The first time I voted was in 1978. I was still the angry young man then. I was still enthusiastic about politics. Years of disappointments with successive administrations hadn’t yet made me cynical of any real change ever happening.
I was in England. It was the General Election when Margaret Thatcher came to power, and the Conservative Party had an eighteen year run in office. I’ve never been what I would call a socialist, but in those days, I did feel that the Government had a responsibility towards the less fortunate in society, before I realized some of the misuse and abuse this creates, so I was very much a campaigning Labour supporter.
After eighteen years of Tory rule, I finally found myself quite excited in 1997 when Tony Blair’s New Labour was elected. My constituency got a Labour MP for the first time since 1951. It was short-lived. New Labour mostly continued the failed policies of the previous Tory administration under John Major. Gordon Brown is about as much use and about as exciting as a wet weekend.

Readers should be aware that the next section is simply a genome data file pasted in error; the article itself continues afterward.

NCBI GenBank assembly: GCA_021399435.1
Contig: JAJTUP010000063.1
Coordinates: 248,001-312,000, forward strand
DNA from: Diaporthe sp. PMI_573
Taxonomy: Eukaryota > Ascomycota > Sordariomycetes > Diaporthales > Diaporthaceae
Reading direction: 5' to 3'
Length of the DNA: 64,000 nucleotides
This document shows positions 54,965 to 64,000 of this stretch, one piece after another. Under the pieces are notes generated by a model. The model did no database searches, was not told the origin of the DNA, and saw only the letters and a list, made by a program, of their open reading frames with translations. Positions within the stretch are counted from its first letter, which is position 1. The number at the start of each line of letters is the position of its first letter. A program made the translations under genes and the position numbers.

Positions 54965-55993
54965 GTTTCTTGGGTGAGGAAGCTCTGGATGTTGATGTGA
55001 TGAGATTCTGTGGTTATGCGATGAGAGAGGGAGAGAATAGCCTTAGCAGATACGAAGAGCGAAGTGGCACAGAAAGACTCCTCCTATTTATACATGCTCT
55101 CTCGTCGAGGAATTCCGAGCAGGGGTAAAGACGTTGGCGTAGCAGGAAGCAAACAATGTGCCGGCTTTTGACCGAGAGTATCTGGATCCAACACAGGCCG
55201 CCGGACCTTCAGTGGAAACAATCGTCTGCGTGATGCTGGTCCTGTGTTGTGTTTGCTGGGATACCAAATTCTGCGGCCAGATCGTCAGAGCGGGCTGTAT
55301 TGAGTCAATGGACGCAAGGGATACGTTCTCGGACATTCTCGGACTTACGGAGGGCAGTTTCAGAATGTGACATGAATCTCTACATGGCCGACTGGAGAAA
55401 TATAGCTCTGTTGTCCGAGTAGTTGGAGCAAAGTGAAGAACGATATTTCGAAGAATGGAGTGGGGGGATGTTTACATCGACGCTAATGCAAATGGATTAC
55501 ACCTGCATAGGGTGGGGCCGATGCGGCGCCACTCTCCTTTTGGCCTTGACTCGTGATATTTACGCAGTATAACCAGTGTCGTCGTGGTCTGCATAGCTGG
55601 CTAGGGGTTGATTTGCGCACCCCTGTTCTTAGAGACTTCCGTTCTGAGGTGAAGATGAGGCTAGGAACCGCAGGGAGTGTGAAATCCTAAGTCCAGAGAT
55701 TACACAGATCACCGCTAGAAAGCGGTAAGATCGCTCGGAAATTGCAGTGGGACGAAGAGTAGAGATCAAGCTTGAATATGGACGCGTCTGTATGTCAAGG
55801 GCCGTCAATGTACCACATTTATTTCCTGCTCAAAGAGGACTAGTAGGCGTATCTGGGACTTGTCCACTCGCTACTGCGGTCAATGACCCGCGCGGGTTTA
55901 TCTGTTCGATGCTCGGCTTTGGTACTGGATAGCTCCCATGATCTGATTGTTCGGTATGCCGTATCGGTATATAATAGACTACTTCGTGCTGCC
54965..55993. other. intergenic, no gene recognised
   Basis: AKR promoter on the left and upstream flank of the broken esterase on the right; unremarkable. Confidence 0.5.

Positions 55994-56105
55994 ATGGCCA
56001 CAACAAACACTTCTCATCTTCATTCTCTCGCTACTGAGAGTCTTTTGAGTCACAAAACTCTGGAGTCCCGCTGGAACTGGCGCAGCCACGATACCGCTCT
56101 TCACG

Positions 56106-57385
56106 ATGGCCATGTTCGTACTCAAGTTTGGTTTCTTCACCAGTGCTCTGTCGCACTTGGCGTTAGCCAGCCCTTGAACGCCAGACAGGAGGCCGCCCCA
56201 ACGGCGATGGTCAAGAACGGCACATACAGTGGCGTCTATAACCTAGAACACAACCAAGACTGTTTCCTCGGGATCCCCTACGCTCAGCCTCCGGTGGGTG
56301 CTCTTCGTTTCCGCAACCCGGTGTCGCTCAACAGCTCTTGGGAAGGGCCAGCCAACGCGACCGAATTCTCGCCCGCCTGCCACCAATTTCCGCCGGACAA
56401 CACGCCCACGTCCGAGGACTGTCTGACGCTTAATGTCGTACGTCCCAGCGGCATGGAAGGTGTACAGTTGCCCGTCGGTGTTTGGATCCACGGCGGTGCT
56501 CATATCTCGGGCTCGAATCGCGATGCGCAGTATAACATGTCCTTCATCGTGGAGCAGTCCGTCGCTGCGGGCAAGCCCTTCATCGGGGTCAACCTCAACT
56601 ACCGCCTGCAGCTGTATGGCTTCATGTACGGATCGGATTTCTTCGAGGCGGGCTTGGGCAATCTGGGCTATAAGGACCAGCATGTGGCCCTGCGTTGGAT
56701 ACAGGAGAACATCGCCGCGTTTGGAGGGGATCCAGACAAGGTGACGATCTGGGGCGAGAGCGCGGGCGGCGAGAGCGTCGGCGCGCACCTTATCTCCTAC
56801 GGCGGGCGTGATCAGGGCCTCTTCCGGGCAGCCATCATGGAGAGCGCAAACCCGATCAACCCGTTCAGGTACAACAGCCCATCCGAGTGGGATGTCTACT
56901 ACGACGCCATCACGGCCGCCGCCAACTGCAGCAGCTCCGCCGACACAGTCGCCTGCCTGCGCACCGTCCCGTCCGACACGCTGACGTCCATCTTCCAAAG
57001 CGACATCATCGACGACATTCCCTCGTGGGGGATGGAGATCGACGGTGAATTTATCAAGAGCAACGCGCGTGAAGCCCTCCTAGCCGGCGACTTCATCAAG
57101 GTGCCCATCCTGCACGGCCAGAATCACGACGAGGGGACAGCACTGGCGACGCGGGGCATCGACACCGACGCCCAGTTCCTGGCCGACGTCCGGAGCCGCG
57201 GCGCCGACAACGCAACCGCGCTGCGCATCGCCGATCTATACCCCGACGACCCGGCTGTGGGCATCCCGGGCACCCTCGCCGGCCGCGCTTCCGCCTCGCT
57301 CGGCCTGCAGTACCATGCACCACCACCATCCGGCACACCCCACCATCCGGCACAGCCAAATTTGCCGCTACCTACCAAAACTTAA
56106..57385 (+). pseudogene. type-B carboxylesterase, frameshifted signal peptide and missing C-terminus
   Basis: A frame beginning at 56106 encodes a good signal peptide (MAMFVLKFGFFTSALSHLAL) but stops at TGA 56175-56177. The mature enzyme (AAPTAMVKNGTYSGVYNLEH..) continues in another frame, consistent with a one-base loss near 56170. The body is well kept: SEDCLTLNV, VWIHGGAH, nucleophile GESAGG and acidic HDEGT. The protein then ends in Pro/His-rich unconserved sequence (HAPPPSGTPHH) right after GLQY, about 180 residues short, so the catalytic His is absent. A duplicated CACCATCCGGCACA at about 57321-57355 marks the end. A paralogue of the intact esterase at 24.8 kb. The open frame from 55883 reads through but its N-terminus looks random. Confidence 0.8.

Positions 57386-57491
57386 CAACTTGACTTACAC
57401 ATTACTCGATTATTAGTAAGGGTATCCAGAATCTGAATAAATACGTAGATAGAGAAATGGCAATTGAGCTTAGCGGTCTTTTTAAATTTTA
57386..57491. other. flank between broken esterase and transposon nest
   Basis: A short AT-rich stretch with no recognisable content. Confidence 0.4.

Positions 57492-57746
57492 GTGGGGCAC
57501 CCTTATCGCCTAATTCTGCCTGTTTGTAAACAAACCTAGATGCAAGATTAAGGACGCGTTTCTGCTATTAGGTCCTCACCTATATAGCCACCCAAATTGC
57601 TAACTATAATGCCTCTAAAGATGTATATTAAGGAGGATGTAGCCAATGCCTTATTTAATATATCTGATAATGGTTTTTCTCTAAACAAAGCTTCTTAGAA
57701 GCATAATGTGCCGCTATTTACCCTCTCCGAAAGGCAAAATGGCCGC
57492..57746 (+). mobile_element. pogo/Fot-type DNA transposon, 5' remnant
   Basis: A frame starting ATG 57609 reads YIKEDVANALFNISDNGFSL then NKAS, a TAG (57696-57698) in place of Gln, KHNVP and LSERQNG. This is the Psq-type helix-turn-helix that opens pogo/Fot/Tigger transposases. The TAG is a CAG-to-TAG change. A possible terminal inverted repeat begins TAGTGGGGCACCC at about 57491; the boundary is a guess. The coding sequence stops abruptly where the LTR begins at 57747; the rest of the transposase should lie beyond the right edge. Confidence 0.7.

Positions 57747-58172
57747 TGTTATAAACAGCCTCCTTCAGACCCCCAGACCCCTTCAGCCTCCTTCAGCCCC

Anyway, I digress. In all the times I voted in the UK, there were, in my experience, ever any long lines. I never waited more than a few minutes.So no-one giving out coffee or food or anything. The polling station was a five minute walk from my house in any case.
There was the opportunity to appoint a proxy, or have a postal ballot, but never any early voting. Polling station opening hours are 7.00am – 10.00pm.
Walk to the returning officer, get a ballot slip, go to a booth, put my cross in the relevant box(es), fold it, walk over to the ballot box (in front of the returning officer) and drop it in. Job done.
The poll watchers aren’t allowed to talk to you on the way in, but I’d give them my name and address on the way out, so they didn’t come knocking on my door later in the evening to get me to go and vote.